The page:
My first paddle had only the 60 degree or 0 feather angle, so i din’t have a choice, but now with an adjustable, i found how i picked my feather angle, don’t think about paddling, and don’t look at your paddle, but pay attention to how it feels, if one side bites really good, but the other one flutters more, or feels like it slips more through the water than bites, then look and see which way your blade is compared to the side that bits, then, going in small incriments, slowly adjust untill you find where you are getting an even feeling pull with both sides. I found you really have to not focus and look at the paddle at first or you would conciously turn it to pull more flat, but you want it to be in the perfect position when you’re thinking about the big wave headed your way, or the boat cruising past you, and not thinking about how to turn your paddle.

At the same time, i find i have no “set” angle i paddle at. It depends on which boat i’m paddling, if i’m paddling agressivly, or if i’m just lazing back on a relaxing paddle, and even if i’m using a more high angle or low angled stroke, so i see myself using a slightly different feather every time i go out.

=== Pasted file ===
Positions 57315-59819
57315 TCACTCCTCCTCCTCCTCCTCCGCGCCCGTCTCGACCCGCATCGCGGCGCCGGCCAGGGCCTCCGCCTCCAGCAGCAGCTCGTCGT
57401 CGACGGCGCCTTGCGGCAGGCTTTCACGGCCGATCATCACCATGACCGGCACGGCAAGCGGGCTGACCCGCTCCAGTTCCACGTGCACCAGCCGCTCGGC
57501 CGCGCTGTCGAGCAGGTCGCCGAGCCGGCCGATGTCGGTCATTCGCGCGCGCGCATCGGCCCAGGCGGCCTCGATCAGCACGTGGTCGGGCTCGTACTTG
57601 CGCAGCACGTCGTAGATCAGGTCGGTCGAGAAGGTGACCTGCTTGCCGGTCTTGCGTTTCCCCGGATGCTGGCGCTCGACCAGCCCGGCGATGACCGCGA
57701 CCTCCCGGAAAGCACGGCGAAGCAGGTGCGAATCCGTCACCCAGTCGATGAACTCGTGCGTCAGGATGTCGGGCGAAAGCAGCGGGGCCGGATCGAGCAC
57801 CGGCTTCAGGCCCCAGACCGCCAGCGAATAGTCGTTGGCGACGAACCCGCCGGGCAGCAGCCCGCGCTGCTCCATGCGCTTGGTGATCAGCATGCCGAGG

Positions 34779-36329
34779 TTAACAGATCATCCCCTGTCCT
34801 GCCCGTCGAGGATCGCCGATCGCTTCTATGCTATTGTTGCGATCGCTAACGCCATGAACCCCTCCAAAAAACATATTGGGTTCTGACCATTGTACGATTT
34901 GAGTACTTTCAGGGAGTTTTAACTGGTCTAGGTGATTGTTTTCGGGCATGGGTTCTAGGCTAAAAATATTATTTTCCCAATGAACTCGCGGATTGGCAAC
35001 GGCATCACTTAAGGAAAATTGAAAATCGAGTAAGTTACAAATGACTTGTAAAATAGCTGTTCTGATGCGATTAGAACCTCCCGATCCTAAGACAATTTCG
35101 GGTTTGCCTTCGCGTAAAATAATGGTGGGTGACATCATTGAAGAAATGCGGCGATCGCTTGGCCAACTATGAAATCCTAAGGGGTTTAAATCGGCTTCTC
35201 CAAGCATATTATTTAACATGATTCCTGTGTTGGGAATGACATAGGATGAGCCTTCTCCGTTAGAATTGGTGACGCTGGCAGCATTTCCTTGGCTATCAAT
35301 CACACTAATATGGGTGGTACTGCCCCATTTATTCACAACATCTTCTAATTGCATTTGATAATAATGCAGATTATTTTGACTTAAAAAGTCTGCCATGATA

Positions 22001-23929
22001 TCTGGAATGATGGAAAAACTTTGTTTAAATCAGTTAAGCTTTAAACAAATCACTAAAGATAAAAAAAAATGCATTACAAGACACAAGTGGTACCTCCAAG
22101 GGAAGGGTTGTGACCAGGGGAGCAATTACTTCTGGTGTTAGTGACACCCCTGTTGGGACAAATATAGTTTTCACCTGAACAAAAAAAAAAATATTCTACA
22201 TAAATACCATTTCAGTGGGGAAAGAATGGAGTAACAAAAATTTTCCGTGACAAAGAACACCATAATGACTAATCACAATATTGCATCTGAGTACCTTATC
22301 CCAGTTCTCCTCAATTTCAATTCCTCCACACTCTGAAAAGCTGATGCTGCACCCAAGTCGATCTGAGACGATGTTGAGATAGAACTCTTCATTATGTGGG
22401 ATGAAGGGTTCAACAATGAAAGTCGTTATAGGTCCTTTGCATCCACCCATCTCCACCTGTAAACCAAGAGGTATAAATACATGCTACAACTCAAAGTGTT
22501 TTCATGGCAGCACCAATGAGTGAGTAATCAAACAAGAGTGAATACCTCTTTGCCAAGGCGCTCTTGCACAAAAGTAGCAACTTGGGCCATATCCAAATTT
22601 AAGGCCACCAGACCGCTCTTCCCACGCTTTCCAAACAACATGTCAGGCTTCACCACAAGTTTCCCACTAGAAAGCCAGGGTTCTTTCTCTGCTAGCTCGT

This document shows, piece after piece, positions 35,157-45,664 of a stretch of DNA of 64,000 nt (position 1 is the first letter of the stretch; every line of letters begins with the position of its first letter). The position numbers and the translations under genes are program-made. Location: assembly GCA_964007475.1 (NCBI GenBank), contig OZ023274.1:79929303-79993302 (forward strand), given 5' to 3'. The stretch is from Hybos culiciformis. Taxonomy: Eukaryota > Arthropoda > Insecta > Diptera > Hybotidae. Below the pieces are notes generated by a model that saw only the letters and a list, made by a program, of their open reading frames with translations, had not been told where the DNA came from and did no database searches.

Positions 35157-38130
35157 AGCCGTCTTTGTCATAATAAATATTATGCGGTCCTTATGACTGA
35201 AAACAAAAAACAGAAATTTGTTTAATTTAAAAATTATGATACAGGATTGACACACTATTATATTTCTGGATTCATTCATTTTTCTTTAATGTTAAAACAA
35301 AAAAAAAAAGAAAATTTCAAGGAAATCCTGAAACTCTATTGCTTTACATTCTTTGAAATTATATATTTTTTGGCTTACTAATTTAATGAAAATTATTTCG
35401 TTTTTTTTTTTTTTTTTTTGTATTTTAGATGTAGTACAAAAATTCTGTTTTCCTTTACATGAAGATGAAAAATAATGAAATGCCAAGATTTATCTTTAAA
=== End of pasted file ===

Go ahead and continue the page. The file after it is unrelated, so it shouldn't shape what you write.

custom feather.
I’ve drilled one of my paddles to get a 15 degree angle out of a paddle with only 3 options (0, 60, -60). You can mess around with the paddle gorrila taped at various angles, (in protected paddling, where you won’t die if the paddle slips apart!) and then just drill a hole through the ferule with the paddle assembled, and but the silver button thingy in that new hole. Certainly not as good as the adjustable ferules, but quite functional if you have an older paddle that doesn’t fit your feather angle.

you may have been having a hard time
with the 60 degree angle because you were using one hand to control the paddle when you braced on both sides. As opposed to using one hand to control one side and the other hand to control the other side.

Quite often people end up having only one control hand without even realizing it.

Good point
For rec paddling, the simpler the better, (unfeathered). Feathering originated in WW paddling where split seconds count.

Just curious - are GPs ever made with offset blades? Seem to recall seeing a few on the water.